A vast stallion of an Irishman is acting out a horse race. He’s wearing shorts. He could use a shave. You can almost smell him sweating. He’s not going anywhere – one of his legs is fettered – but in his mind, he’s free, riding triumphantly. He believes it. And just for a second, so does the audience, swept along by his swirling tide of commitment.

Someone Who’ll Watch Over Me is superb. It tells the tale of three hostages confined in a Lebanese prison cell: an Irishman (David Egan) an American (Jacob Lloyd) and an Englishman (Sam Smith). Wrestling with their sanity, they cycle through childish games, gruelling physical exercise and heartrending self-revelation in a desperate battle to stay human.

The horseracing scene made a daring opening gambit. It is quite a surprise to be confronted in the first scene of a play by a towering Irishman bellowing his lungs out. I feared the performance might continue over the precipice into a constant shouting match. It didn’t. Like a great Mozart sonata, the production was a masterpiece of beautifully tempered dynamic variation.

The play’s many comic moments were flawlessly portrayed. The actors were listening to each other rather than anticipating their next line – something so many student actors fail to do – and so dialogue became rapid-fire, realistic, and extremely funny.

The contrasting emotional climaxes were almost universally well-handled. Many of them had the audience in tears. When the actors were prepared to risk everything on grief-laden understatement, they were most successful.

David Egan was spellbinding. Fascinating to watch, he created powerful tension, was extremely moving at times, and also revealed great comic delivery. He embodied his character so completely that I was left wondering whether he was a brilliant actor, or simply happened to be a proud Irishman himself – until it became clear he was playing a man many years older than he was, with a wife and children, completely convincingly.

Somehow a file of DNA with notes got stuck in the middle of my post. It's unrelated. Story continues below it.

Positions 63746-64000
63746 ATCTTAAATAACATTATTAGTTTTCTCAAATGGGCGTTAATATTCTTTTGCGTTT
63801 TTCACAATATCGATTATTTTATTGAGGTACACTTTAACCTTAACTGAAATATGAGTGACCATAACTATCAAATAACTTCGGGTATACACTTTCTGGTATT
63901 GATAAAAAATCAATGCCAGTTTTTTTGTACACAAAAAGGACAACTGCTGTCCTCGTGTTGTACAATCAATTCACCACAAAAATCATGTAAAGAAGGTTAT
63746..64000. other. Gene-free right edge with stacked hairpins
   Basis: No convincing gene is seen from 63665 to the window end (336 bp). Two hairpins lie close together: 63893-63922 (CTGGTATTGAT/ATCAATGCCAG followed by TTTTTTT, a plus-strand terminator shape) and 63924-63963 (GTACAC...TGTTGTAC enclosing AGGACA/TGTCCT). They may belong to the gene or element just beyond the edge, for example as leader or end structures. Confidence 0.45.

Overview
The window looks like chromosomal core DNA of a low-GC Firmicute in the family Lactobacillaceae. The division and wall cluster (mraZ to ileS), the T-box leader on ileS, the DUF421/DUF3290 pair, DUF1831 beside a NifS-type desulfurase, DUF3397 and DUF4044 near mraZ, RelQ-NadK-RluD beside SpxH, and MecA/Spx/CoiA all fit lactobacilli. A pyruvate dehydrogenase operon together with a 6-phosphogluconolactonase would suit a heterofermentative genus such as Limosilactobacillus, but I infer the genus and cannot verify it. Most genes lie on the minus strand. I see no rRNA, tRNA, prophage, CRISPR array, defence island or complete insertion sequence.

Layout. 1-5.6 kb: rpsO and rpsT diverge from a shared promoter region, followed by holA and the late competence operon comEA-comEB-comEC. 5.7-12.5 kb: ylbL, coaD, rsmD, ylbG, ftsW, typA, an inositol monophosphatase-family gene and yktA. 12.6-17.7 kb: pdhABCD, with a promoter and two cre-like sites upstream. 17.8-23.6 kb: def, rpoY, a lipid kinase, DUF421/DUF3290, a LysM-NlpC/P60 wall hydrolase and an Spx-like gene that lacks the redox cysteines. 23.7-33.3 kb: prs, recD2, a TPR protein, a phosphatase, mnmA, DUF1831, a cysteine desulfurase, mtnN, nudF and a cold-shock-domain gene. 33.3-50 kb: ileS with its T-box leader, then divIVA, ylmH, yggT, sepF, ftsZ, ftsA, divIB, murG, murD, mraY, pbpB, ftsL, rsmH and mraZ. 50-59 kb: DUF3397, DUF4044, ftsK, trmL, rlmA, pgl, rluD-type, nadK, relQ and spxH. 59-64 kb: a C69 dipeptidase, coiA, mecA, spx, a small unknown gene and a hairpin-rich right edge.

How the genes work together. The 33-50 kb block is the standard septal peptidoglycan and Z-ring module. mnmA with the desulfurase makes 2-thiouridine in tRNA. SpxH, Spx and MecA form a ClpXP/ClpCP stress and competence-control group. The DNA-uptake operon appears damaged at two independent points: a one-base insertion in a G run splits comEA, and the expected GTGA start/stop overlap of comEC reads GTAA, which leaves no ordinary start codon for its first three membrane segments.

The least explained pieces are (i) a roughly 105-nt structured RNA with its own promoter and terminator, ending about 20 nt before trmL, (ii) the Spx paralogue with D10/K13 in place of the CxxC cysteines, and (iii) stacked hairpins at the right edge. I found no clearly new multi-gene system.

Sam Smith displayed great sympathy for character in his portrayal of a young academic, bringing a quiet gravity to the role. He did justice to some of the play’s most heavily-charged moments.

Jacob Lloyd’s stage presence was impressive, although his American accent did threaten to sabotage him at the start of the play; his role was also the smallest and perhaps the least forgiving of the three. Nonetheless, his performance developed as the action progressed, with some unforgettable moments such as his reading of the Koran.

Of course there are flaws. Professional productions have them too – McKellen’s trumpeted Godot was full of them – in fact, barring a few brief failings, Someone Who’ll Watch Over Me could pass for a solid professional production.

Director Roland Singer-Kingsmith tells the story extremely well. The audience were hooked from beginning to end. As the action of the play consists essentially of three men in a room, this is especially laudable. Also worthy of praise are the clear and defined character choices, the decision to avoid over-politicising the script, and the intelligent and simple staging. In fact, at almost every point, one notices that considered, exciting and extremely entertaining directorial choices have been made. I could continue singing its praises, but I prefer simply to encourage you to go and see it. If there are any tickets left, that is.

Five Stars

Someone Who’ll Watch Over Me is on at the BT, 2-6 February